#4. Best For Pros

LAGUNA LT14BX

My Rating
4.5/5

Laguna Tools is leading the evolution of bandsaws. I love this particular model for many reasons. For starters, it boasts world-class finish and design. A 1 ¾ horsepower motor powers this tool. That power combined with a 12-inch resawing capacity means you can effortlessly handle any size of wood.

The fence has two settings, high and low, to support large boards when resawing or ripping. For additional strength when handling heavy lumber, the machine has a steel frame with a pyramid spine and a solid cast-iron table. The steel frame construction guarantees the durability of the machine.

The table’s surface is micro-polished and can tilt 45 degrees to the right and 7 degrees to the left. Its 115-inch long blade makes your work easy.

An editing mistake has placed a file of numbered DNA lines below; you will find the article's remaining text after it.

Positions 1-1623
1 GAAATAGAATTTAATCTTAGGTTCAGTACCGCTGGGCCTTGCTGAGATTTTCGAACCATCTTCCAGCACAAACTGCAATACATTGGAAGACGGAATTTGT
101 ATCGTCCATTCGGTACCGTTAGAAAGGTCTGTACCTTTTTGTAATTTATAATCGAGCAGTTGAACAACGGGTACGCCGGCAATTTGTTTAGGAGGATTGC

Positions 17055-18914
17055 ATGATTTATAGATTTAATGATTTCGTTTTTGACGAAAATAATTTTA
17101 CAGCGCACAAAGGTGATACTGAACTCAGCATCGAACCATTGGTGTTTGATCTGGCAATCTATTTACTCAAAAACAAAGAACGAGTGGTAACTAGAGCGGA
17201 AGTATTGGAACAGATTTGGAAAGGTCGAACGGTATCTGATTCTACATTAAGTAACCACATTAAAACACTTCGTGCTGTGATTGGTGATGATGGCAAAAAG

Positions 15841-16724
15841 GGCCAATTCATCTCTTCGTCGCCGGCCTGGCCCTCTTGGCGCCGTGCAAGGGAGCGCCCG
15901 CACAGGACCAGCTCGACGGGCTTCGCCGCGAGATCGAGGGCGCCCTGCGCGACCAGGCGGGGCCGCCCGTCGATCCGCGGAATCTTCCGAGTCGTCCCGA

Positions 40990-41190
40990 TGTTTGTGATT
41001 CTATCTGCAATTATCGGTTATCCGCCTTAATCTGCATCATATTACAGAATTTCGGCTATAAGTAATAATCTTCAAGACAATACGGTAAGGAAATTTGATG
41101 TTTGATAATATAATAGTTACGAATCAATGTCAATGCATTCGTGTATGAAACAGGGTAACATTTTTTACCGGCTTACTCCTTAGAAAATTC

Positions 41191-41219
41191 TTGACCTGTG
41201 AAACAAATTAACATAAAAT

A rip fence vouches for your security when performing complex cuts. This tool has an illuminated off/on switch that enables you to shut it down within seconds in case you have an emergency.

Pros

  • Excellent fit and finish

Cons

  • None

#5. Best Budget

JET JWBS-14CS

My Rating
3.5/5

You might be surprised to see the Jet 14CS on my list of best bandsaws for resawing. While not specifically a great resawing bandsaw, it is a great starter saw for beginners not looking to spend a ton of money.

The 1 HP motor rotates the blade at 3000 sfpm, cutting stock and boards up to 6” in height and 13 ½” inches wide. The cast iron frame is the traditional design that does a great job of reducing vibration.  

A quality bandsaw that would be at home in anyone’s shop, the Jet 14CS is backed by Jet’s 5 year warranty.

Pros

  • Great price

Cons

  • 6″ resaw capacity
  • 1 HP motor

BEST BANDSAW for RESAWING - SPECS COMPARISON TABLE

JET

JWBS-14SFX
BEST OVERALL
  • 13" resaw capacity
  • 13.5" throat capacity